SOTC: Mountain Glaciers

Because they are so sensitive to temperature fluctuations, glaciers provide clues about the effects of global warming (Oerlemans, J. 2001). The 1991 discovery of the 5,000 year-old "ice man" preserved in a glacier in the European Alps fascinated the world, yet the discovery meant that this glacier had reached a 5,000-year minimum. With few exceptions, glaciers around the world have retreated at unprecedented rates over the last century. Some ice caps, glaciers, and ice shelves have disappeared altogether. Many more are retreating so rapidly that they may vanish within decades. Scientists attribute this retreat to the unintended effects of the Industrial Revolution and modern energy use; burning fossil fuels and other economic activities release greenhouse gases such as carbon dioxide and methane into the atmosphere and affect our environment.

Over long periods, glacial response to climate change becomes obvious.

White Thunder Ridge comparison1941-2004 comparison: Glacier Bay National Park and Reserve's White Thunder Ridge as seen on August 13, 1941 (left) and August 31, 2004 (right). Muir Glacier has retreated out of the field of view, Riggs Glacier has thinned and retreated significantly, and dense new vegetation has appeared. Muir Glacier was more than 2,000 feet thick in 1941. 2004 USGS photo by B.F. Molnia; 1941 photo by W.O. Field. See Repeat Photography of Glaciers in the Glacier Photograph Collection to access this and other photograph pairs.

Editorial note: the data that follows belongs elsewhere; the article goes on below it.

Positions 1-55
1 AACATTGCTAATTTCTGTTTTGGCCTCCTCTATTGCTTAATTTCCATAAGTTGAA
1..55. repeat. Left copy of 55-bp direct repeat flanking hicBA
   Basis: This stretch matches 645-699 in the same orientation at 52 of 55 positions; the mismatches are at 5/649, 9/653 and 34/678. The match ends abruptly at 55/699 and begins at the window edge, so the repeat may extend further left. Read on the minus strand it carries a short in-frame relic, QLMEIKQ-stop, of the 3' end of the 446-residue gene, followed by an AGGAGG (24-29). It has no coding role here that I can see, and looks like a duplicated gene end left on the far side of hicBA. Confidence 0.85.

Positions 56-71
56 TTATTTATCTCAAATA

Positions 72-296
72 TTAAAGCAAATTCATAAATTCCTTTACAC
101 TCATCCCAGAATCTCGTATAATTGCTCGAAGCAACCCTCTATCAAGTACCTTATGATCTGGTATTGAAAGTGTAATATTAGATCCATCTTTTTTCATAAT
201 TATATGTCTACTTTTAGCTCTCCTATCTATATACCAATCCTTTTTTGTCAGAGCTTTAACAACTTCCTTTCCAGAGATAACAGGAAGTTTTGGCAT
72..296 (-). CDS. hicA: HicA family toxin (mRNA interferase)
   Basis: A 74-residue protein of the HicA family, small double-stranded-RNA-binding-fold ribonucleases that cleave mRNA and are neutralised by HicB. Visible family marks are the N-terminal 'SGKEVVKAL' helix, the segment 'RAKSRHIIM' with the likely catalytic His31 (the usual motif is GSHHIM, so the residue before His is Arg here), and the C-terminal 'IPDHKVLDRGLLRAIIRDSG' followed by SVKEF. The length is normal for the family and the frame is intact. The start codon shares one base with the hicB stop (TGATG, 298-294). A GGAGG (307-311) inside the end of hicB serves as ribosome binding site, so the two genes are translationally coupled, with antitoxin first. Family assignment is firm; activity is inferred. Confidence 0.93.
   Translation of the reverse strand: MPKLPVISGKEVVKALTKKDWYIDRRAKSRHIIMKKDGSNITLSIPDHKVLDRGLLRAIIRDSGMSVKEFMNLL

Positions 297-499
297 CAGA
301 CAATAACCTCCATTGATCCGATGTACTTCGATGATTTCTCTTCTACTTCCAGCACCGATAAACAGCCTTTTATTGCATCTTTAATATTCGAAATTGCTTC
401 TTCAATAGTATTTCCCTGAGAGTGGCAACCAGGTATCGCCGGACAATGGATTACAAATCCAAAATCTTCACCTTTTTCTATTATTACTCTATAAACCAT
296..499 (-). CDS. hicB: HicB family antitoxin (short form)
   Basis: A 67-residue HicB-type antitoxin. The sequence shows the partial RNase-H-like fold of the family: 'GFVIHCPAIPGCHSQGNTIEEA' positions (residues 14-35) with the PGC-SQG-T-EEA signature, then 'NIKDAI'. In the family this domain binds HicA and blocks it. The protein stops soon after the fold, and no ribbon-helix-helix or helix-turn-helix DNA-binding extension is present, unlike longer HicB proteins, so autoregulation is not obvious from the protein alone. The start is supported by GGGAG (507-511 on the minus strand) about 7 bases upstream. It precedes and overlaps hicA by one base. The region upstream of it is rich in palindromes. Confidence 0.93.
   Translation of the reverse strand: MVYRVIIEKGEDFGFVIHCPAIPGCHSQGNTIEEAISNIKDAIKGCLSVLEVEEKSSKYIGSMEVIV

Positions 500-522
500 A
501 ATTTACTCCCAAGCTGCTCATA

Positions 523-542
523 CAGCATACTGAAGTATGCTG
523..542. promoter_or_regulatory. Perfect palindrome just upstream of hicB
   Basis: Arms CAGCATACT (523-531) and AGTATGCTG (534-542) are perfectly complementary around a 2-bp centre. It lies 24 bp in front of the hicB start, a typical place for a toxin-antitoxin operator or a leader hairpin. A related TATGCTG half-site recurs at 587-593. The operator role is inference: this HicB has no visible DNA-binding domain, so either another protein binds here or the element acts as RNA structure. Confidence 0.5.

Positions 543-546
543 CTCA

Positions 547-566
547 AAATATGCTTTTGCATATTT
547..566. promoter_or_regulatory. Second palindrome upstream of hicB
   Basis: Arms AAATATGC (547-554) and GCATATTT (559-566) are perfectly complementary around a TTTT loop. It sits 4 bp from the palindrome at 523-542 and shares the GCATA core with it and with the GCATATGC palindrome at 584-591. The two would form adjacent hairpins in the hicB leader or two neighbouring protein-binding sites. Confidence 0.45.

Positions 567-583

South Cascade Glacier1928-2000 comparison: These photos of the South Cascade Glacier in the Washington Cascade Mountains show dramatic retreat between 1928 and 2000. Photos courtesy USGS.

Mountain glaciers occur on all continents except Australia. In this text, mountain glaciers exclude the large ice sheets of Greenland and Antarctica and the surrounding ice caps. The world's glaciers have an estimated total area of about 525,000 square kilometers. Large collections of aerial and ground photographs can be used to study historic changes in glaciers going back to some of the earliest photographs available (see Repeat Photography of Glaciers in the Glacier Photograph Collection). In the last few decades, satellite imagery has provided a means to monitor glacier extent changes worldwide. The Global Land Ice Measurements from Space (GLIMS) project, with participation from more than 60 institutions in 28 nations, has assembled a baseline study to quantify the areal extent of existing glaciers (Raup et al. 2007, Kargel et al. 2014).

Scientists can study short-term changes in the extent of snow cover and sea ice to gauge climatic conditions, but glaciers are different. Glaciers continually move, carrying mass downhill somewhat like a conveyor belt. If the combination of climate and ice dynamics determines that the glacier is advancing as well as moving, the advance of the terminus expands the overall glacier area. Because glaciers move slowly, however, a significant time lag occurs between the changing climatic conditions and the resulting glacier advance or retreat. This time lag may last several decades, and is determined by complicated processes that control how fast the glacier moves.